Dal Puri Diaspora

Directed by Richard Fung

> > Nov 04 2012

Dal Puri Diaspora - Directed by Richard Fung
By Scott A. GrayJust how much do you know about roti?

No matter your level of culinary worldliness, there's likely something to be learned in Toronto-based documentarian Richard Fung's search for the origins of his favourite childhood food.

The moist, doughy, flatbread-wrapped curry goes by many different names in many different regions around the world. What we know of as roti in North America is a Trinidadian dish called dal puri, a hybrid with uncertain roots. Intent to uncover this secret history, Fung sets out on a journey that takes him from his native Trinidad to the Indian Subcontinent.

Initially, the focus remains on the food itself, but shortly after talking to his first chef, Fung's ulterior motive begins to steal the show. It begins with one of many historical info bombs—this one concerning the production of sugar cane—and quickly morphs into didactic political discourse on how the slave trade shaped the food industry.

Fung uses a combination of info graphics, local footage and interviews with various food authorities and enthusiasts to illustrate the conditions under which the diets of indentured workers influenced the proliferation and evolution of cultural foods. There's a bit too much attention spent on minutia, like the strict itemization of foodstuffs by British colonialists.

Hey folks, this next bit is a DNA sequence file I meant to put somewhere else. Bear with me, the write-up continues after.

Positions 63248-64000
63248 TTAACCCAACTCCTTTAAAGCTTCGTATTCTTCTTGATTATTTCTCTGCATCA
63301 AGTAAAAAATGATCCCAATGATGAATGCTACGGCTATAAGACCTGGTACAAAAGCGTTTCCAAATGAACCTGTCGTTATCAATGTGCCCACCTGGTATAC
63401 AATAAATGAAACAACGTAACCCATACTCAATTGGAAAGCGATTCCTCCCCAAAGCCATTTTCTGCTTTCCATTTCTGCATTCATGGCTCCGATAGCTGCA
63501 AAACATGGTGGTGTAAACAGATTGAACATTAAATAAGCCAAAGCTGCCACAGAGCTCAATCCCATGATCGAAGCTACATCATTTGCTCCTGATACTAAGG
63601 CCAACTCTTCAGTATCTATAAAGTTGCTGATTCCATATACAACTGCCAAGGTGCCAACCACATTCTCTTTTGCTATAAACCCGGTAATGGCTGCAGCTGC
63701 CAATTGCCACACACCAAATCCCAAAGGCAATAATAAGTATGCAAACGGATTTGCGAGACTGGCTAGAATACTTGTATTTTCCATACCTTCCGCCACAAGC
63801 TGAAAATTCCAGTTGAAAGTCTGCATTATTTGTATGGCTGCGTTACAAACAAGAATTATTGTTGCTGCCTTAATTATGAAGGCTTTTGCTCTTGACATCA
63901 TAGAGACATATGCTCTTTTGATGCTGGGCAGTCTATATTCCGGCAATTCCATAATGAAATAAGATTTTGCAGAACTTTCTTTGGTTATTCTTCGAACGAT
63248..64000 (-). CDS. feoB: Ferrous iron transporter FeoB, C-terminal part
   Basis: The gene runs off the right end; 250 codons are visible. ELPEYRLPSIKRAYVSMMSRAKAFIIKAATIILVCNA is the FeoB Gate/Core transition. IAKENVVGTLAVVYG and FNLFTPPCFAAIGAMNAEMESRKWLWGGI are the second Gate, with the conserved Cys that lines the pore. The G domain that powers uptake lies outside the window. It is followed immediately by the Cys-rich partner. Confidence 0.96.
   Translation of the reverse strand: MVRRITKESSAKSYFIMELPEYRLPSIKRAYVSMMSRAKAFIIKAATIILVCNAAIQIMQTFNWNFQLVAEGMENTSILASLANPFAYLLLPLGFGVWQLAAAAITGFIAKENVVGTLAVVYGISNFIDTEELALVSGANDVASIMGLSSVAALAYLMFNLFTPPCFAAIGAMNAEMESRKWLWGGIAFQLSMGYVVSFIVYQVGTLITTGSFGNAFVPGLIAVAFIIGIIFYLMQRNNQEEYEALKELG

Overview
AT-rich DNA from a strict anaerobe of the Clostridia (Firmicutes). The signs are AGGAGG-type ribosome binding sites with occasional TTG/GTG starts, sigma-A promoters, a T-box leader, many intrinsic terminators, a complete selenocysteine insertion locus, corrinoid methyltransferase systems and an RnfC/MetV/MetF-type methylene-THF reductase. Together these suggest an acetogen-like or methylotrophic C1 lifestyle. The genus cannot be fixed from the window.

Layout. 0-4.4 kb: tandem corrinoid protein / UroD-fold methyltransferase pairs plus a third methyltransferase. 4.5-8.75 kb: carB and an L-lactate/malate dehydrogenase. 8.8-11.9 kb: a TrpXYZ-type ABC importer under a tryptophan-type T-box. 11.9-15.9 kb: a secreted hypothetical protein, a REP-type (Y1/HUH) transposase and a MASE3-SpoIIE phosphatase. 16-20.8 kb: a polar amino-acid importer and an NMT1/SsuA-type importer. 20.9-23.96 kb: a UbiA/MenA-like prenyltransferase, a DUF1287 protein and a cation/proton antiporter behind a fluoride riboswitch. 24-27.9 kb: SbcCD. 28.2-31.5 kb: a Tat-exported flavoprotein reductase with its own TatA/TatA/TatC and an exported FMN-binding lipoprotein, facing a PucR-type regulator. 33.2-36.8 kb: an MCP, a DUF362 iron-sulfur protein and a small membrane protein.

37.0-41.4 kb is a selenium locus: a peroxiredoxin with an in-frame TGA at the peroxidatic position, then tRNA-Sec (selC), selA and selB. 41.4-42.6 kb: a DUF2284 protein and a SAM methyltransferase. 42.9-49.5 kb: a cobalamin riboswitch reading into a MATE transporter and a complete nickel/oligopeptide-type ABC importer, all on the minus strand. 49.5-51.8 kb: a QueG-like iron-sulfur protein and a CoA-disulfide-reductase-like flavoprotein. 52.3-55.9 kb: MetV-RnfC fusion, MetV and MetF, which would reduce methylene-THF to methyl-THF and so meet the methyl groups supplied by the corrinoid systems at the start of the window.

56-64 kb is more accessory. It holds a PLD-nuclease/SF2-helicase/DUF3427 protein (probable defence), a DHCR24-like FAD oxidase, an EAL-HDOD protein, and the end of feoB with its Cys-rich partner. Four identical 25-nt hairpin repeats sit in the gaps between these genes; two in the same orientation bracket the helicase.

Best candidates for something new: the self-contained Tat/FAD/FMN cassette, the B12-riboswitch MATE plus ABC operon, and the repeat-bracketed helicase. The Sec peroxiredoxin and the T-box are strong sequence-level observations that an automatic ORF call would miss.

While it is certainly applicable to the topic, it's the sort of dry detail that makes the film a bit dull. A lot of the cultural tidbits Fung uncovers are quite fascinating though. For example, we have religion to blame for the woeful lack of fish roti. Through a local historian, we learn that many inland Indians have a "religious injunction" against eating ocean fish and Trinidad is an island.

When it pays more mind to the cultural significance of cuisine – never more articulately expressed than by food historian Pushpesh Pant's philosophical musings on its border-shattering ability to signify the commonality of people – than its academic urges, Dal Puri Diaspora can be fascinating, if a little visually indifferent. Unfortunately, Fung seems more interested in preaching than teaching.

Dal Puri Diaspora screens on Saturday November 10th at 4:30pm at the Royal.
(Independent)
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